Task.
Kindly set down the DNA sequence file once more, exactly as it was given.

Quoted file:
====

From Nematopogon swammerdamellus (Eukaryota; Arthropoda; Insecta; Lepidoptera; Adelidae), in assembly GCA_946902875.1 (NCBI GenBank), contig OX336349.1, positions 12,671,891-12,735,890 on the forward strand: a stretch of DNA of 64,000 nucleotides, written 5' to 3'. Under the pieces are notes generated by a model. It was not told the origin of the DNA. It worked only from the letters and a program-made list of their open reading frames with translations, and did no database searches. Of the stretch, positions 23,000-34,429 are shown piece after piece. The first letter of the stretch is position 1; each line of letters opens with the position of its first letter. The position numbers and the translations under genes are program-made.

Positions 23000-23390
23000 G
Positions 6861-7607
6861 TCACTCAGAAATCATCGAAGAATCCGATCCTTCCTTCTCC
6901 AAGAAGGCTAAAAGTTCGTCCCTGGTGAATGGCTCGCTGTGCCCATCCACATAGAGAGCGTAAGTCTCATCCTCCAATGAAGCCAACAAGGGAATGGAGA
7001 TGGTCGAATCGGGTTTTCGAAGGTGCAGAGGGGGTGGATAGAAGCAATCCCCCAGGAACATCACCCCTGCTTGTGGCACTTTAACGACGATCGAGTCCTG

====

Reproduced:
From Nematopogon swammerdamellus (Eukaryota; Arthropoda; Insecta; Lepidoptera; Adelidae), in assembly GCA_946902875.1 (NCBI GenBank), contig OX336349.1, positions 12,671,891-12,735,890 on the forward strand: a stretch of DNA of 64,000 nucleotides, written 5' to 3'. Under the pieces are notes generated by a model. It was not told the origin of the DNA. It worked only from the letters and a program-made list of their open reading frames with translations, and did no database searches. Of the stretch, positions 23,000-34,429 are shown piece after piece. The first letter of the stretch is position 1; each line of letters opens with the position of its first letter. The position numbers and the translations under genes are program-made.

Positions 23000-23390
23000 G
Positions 6861-7607
6861 TCACTCAGAAATCATCGAAGAATCCGATCCTTCCTTCTCC
6901 AAGAAGGCTAAAAGTTCGTCCCTGGTGAATGGCTCGCTGTGCCCATCCACATAGAGAGCGTAAGTCTCATCCTCCAATGAAGCCAACAAGGGAATGGAGA
7001 TGGTCGAATCGGGTTTTCGAAGGTGCAGAGGGGGTGGATAGAAGCAATCCCCCAGGAACATCACCCCTGCTTGTGGCACTTTAACGACGATCGAGTCCTG